Clearly understanding the needs and requirements of clients is critical to delivering successful projects. The first step is to determine the goals for the project. A thorough investigation of all the shared aspirations of team members and stakeholders need to be documented. These aspirations should then be categorized into segments with similar requirements. The next step is to analyze the value that the various segments contribute to the overall project success.
Stakeholders for projects include owners, users, vendors, trades and design disciplines, maintenance, operations and capital asset management. These parties should be consulted for input, such as requests for functional design requirements, enhanced data relating to installation requirements, material availability, operation and warranty data, and sustainability goals to help better define the project targets.
Wherever possible, this information should be converted into metrics that will answer questions such as:
- Who is asking for this particular information or activity?
- How much impact will there be for not having this information?
- What is the potential risk reduction these services provide?
- What kind of increased efficiency will this service or technique deliver?
- How does this request support the project goals and objectives?
As you define potential goals and service relationships, quantify the benefits to the client, such as improvements in the performance of the client’s own products or services, and cost and time savings. Then look at the value each potential service can provide to your business in the form of revenues, profits, increased efficiencies, reduced errors, and resulting market share, among others. The importance of increasing the efficiency of all participants is more important than activities that enhance only one or a few participants. Where the same activity delivers value to multiple parties you leverage effort to create greater overall value to the project.
Finally, quantify the risks involved in each potential initiative. Risk factors to be considered include effects on design, economic effectiveness, time, technological viability, and environmental impacts. These risks should also be presented in a scorecard used to assess their acceptability to the team members.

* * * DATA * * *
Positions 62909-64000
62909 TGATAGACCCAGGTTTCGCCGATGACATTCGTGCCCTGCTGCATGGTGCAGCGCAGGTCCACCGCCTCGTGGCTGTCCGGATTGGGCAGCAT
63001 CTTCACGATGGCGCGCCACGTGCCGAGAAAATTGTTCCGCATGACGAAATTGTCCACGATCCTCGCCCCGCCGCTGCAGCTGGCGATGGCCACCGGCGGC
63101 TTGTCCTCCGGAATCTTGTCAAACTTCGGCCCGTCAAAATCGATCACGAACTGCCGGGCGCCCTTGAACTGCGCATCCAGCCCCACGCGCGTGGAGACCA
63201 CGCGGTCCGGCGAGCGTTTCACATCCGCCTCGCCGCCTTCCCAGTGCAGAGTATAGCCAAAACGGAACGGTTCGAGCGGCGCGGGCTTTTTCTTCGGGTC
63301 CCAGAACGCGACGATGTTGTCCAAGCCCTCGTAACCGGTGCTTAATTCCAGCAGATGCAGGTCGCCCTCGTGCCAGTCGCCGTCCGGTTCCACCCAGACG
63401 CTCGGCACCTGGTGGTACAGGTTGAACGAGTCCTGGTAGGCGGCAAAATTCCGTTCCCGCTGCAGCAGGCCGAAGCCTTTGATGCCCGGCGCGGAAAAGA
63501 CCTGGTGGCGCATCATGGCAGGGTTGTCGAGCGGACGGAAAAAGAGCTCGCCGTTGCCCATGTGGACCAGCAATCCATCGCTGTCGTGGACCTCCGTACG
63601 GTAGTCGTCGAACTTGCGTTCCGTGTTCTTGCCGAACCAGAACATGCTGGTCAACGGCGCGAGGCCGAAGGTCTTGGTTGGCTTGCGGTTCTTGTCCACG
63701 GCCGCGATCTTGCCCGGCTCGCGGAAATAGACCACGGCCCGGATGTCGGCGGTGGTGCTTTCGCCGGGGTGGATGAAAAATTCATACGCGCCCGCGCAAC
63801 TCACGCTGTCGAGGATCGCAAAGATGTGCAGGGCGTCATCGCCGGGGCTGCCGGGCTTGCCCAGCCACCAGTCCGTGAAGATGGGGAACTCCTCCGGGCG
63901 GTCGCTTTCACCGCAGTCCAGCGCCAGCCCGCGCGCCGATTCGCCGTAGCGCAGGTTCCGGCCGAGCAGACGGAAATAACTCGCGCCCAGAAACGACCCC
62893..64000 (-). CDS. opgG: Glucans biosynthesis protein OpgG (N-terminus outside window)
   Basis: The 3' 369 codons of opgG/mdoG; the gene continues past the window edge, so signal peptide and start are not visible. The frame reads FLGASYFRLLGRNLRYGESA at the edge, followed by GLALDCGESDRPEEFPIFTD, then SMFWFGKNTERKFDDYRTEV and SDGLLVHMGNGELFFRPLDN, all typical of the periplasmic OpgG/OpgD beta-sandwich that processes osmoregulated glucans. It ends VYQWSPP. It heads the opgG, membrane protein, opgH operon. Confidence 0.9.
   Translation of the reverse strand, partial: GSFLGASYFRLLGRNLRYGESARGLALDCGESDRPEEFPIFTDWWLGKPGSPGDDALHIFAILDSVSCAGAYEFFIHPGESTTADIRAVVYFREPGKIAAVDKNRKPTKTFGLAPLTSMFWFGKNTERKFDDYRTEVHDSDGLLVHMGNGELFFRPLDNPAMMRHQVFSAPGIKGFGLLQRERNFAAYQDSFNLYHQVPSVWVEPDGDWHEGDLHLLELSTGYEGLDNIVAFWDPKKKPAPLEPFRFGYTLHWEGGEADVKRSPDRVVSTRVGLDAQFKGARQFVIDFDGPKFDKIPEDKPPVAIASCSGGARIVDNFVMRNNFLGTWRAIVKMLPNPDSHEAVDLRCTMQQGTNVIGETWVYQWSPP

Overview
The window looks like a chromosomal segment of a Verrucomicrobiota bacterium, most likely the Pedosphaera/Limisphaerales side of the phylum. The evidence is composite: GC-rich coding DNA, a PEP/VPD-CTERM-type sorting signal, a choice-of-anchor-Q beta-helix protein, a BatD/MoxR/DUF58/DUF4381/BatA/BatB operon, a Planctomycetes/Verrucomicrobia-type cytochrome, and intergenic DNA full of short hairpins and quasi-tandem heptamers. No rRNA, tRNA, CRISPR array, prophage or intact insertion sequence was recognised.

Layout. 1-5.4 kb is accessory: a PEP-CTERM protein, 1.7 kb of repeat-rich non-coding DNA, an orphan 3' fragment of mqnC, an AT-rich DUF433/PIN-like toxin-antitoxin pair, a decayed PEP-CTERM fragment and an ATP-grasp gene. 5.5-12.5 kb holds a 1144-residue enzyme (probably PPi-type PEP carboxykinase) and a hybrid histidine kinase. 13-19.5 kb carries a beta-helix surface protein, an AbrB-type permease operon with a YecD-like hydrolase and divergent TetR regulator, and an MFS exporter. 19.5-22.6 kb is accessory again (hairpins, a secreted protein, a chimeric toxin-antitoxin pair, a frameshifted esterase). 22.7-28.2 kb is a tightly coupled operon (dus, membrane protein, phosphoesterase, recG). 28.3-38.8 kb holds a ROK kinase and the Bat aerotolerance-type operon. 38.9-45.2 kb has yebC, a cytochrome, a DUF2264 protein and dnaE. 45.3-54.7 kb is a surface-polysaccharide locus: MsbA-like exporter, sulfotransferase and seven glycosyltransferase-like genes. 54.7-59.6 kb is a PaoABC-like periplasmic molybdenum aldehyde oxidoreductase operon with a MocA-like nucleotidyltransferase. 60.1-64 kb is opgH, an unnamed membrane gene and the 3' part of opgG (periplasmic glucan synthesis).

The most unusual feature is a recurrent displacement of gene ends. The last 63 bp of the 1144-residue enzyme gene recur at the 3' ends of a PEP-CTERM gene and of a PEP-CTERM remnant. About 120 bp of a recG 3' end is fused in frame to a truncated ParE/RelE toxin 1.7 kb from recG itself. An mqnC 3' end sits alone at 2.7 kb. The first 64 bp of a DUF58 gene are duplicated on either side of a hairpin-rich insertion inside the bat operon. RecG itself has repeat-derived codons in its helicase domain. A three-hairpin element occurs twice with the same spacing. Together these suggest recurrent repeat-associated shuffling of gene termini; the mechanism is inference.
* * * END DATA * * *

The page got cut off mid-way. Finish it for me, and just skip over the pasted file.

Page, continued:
Assessment begins the process of defining the requirements of a project. Clear communication between all the parties is required for success. A process known as dialog mapping focuses conversations toward consensus during the entire delivery cycle. Open conversations pointed toward solutions reveals the differences in language and meaning different stakeholders bring to a project. Dialog mapping reveals those differences and replaces assumption with clarity allowing more efficient, clear communication between stakeholders.
Alignment is a function of aligning project objectives between the parties with the overall goals for the project. Alignment of objectives is a key factor to providing effective delivery in any project effort. Peter Drucker is quoted: “There is no loss to the customer by eliminating activities that do not add value.” Therefore, all activities in the project should be aligned to creating value to the project.
Agile management theory has a major tenant that all work scheduled should be aligned to creating the greatest value in the moment for the project given adequate information to determine the work. This alignment of information, resources, and agreement is the foundation of efficient project delivery. Establishing these goals provides an effective tool for communication across the boundaries of all the stakeholders in the project delivery.